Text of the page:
After work I'd commute home to my studio apartment in the West Village, eat dinner standing over the sink — typically something cold, straight from a can — before hurrying to get to class. I had just left a long-term relationship. That was very hard for me. I had felt trapped in the relationship and had behaved very self-destructively to get out of it. In the end I felt like I'd behaved badly. Other than my schoolwork, which I loved, I was bored, restless. My job was an insult. There was only one thing I had to remember to do at work, and yet I was constantly forgetting to bring my boss's boss his can of Diet Coke. I remembered that as a stripper, I had felt alive. Onstage in the spotlight, I'd felt beautiful.
MC: So you headed for Craigslist. This was around the time the British blog "Diary of a London Call Girl" was exploding into a bestselling book. Did you think this would be sort of glamorous and cool?
MP: At this time in my life, I felt anything but glamorous and cool. I was thinking about my past experiences, which weren't exactly glamorous, but they were a sort of fantasy. The sex industry, to me at the time, was a sort of fantasy world. Reality is suspended. In a place where names are made up. People wear costumes. Nothing is real, it seems, and you are sexy and desirable. Everyone is looking at you; everyone loves you. The money, you think, will buy you whatever you need, and all your problems will be solved. That was my experience as a stripper.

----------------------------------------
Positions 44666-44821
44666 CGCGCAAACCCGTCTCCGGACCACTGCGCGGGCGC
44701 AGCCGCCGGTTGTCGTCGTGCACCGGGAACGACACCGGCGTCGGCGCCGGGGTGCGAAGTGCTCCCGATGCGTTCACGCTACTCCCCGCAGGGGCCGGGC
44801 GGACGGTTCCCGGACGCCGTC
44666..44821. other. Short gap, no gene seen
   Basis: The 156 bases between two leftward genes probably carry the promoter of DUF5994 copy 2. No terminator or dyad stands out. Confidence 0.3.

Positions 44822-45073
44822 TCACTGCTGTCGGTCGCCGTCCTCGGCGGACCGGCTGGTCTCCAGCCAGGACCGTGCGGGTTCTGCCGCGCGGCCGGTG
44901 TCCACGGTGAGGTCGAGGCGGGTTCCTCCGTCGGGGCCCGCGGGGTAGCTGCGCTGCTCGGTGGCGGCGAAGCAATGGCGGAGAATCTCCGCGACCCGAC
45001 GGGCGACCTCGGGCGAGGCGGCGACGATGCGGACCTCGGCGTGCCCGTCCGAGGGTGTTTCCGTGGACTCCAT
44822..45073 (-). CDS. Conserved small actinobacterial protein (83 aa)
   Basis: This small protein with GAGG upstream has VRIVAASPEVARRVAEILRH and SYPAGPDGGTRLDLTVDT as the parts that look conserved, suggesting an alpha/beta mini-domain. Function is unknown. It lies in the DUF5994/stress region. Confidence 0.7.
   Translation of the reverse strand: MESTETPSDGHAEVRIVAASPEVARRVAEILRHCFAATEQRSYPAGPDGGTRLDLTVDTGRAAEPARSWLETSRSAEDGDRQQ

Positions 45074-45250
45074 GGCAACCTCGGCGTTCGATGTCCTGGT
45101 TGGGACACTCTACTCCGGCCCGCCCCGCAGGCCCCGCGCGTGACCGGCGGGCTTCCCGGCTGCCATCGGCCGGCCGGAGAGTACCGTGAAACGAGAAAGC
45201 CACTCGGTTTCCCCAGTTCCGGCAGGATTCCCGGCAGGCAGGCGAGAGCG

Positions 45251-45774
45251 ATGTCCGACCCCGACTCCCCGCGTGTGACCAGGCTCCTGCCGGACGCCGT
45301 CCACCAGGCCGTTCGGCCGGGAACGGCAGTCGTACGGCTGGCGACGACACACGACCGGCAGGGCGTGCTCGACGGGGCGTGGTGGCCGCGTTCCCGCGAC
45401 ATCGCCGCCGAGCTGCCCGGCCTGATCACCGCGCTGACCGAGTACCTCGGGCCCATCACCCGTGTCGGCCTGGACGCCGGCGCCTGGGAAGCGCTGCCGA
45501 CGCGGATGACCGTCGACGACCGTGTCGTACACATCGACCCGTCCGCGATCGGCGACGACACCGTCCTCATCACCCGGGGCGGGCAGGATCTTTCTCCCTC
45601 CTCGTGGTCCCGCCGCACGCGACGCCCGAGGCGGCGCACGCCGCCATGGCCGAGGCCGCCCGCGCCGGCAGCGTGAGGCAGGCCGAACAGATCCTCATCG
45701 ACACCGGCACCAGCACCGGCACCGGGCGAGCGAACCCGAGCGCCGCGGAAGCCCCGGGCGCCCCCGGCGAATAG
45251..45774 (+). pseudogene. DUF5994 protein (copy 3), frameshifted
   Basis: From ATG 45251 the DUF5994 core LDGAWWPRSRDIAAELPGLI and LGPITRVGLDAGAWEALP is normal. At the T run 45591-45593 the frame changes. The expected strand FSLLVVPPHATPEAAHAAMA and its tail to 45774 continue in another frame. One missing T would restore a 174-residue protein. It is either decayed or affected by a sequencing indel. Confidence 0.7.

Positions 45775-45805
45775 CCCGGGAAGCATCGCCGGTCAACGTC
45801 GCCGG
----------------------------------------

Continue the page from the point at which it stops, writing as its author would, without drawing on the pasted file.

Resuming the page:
MC: Tell us about Craigslist...
MP: I generally responded to ads placed by men. Guys would place ads looking for a "non pro," that is, a nonprofessional, a regular girl looking to make some quick cash. I'd also, less frequently, place my own ads in this section billing myself as what I was — a regular girl, so to speak. I'd say I was a grad student, bored and curious, looking for a little excitement. I sold what ultimately amounted to GFE, "the girlfriend experience," which basically means the customer can expect the girl to be willing to act as if she were a "real" date or girlfriend. Kissing, touching, oral sex, sex-sex....
READ PART II OF OUR INTERVIEW WITH MELISSA PETRO — INCLUDING DETAILS OF HER EXPERIENCE SELLING SEX ON CRAIGSLIST — .
Abigail Pesta is Marie Claire's editor-at-large.
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Abigail Pesta is an award-winning investigative journalist who writes for major publications around the world. She is the author of The Girls: An All-American Town, a Predatory Doctor, and the Untold Story of the Gymnasts Who Brought Him Down.